2018 Lycoming County budget proposal goes live today

Lycoming County’s 2018 budget proposal shies away from a tax increase, while offering a pay raise for county employees and outlining a spending plan for the next three years. It will be reviewed in full today during the commissioners meeting at 10 a.m. in the commissioners board room, Executive Plaza.

The proposal will be available online at the county’s website, www.lyco.org, and as a hard copy in county offices as well as the James V. Brown Library.

Public comment will be accepted through December. Pending comments that induce changes to the proposal, a final budget is expected to be adopted at the commissioners meeting on Dec. 7.

“The intent of public display is to get public comment on that budget,” said Matt McDermott, director of administration for the county. “Up until December, there’s room to make changes.”

In its early stages, the budget proposal does not reflect a tax increase and the commissioners are seeking ways to increase revenues without including a tax increase.

With expenses pushing $103 million and a projected deficit of about $7.8 million, the commissioners are hoping to boost revenues and savings through means such as minimizing the county’s workforce.

Commissioner Rick Mirabito hopes to cut 20 full-time positions through attrition. Doing so will save the county about $1.2 million per year in salaries and fringe benefits, he said. The current payroll is about $27 million and fringe benefits cost about $13 million, he added.

A 2.5 percent pay increase for county employees also is reflected in the current proposal. Mirabito said it’s important to maintain quality employees, and doing so is less costly than keeping a large quantity of employees.

“We want people to be invested in the county for the longterm. We don’t want to run a high-turnover operation,” he said at a budget hearing Monday.

But cutting positions is easier said than done, McDermott said. It’s not always possible to allow positions to go unfilled. It’s nice to think about the money saved, but how does losing that position affect the county, he asked.

“It’s not like we’re cutting 20 off an assembly line. Everything needs to be taken into account,” he said. “Can we not backfill correctional officers in the prison? No. That would be very problematic.”

McDermott said the county also is making changes to its health care in order to save money. The commissioners have said in previous meetings that employees can expect the same coverage, but a change in the way the county pays for health care will result in a lower cost.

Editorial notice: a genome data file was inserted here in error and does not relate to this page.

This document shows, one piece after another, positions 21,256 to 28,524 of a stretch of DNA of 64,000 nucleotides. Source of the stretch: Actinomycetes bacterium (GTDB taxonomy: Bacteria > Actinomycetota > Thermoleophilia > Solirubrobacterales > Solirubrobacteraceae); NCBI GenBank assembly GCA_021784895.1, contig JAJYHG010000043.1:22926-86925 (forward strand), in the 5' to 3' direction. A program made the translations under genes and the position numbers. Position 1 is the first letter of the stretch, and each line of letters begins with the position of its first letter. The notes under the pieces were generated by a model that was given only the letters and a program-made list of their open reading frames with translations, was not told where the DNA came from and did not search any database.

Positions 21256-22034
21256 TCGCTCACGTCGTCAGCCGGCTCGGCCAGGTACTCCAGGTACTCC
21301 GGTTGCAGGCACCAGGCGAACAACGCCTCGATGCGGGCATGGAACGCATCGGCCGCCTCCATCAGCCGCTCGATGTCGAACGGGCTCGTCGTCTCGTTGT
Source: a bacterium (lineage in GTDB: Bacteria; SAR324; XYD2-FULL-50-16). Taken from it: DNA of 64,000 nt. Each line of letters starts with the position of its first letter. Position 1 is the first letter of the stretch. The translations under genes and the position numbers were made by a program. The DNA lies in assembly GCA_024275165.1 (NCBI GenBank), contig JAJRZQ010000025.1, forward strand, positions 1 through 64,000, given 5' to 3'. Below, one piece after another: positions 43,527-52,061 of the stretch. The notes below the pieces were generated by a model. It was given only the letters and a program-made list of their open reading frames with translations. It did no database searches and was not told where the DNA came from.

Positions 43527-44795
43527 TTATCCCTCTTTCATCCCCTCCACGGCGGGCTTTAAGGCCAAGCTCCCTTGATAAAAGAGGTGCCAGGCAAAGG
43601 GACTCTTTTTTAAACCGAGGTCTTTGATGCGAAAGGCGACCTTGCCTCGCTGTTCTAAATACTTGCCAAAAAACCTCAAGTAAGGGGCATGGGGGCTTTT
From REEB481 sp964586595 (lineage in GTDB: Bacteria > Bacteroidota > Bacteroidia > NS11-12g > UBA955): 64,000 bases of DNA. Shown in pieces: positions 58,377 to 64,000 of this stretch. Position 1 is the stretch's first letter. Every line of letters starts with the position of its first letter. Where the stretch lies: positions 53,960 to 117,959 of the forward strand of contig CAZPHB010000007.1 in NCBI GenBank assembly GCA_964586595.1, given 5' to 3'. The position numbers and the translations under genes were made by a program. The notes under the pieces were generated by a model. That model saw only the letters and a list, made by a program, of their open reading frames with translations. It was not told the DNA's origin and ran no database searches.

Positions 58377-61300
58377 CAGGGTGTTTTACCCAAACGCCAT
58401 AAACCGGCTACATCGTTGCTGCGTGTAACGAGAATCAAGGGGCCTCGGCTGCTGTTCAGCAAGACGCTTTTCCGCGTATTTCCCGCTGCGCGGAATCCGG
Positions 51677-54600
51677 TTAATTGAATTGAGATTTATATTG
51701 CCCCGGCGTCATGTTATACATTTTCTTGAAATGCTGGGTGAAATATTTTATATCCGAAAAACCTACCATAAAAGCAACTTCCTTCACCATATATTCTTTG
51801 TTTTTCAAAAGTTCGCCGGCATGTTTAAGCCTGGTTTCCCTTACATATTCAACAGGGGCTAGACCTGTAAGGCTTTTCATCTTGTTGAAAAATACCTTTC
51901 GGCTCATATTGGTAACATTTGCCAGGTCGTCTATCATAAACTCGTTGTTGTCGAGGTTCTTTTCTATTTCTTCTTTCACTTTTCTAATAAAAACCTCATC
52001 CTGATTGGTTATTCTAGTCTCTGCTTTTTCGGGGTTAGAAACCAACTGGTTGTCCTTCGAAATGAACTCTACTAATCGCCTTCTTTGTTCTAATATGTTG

The commissioners also have contracted with a municipal financial advisory company, called Three+One, in the hopes of finding additional savings and revenues hidden in the county’s current liquid assetts.

Attempts to bring in money over the longterm include assessing excess county properties in the hopes of selling or renting out unused buildings as well as coming up with a contingency plan for the White Deer Golf Complex should it fail to become profitable in 2018, the final year of the county’s contract with golf course management company Billy Casper Golf.

For the first time, the budget proposal will be a three-year plan, helping the county to forecast expenses and revenues for 2019, and 2020 and leaving the commissioners with more time to focus on the community, they said.

“It will improve county government tremendously,” said Commissioner Tony Mussare at a recent budget hearing.

Working out a three-year plan as opposed to the traditional yearly budget will allow county officials to observe and adjust plans as needed, McDermott said. He said the budget will be monitored and reviewed quarterly — if things change, the county will re-prioritize.

“If I know in 2020 that I’m expecting a change, I need to make arrangements in 2018,” McDermott said.

Conversely, if an expected cost becomes no longer necessary, those funds can be redistributed, he added.

“At the end of the day, the whole process of the three-year budget is a work in progress,” McDermott said. “And, at the end of the day, the commissioners are really trying to do the right things. It’s not an easy task.”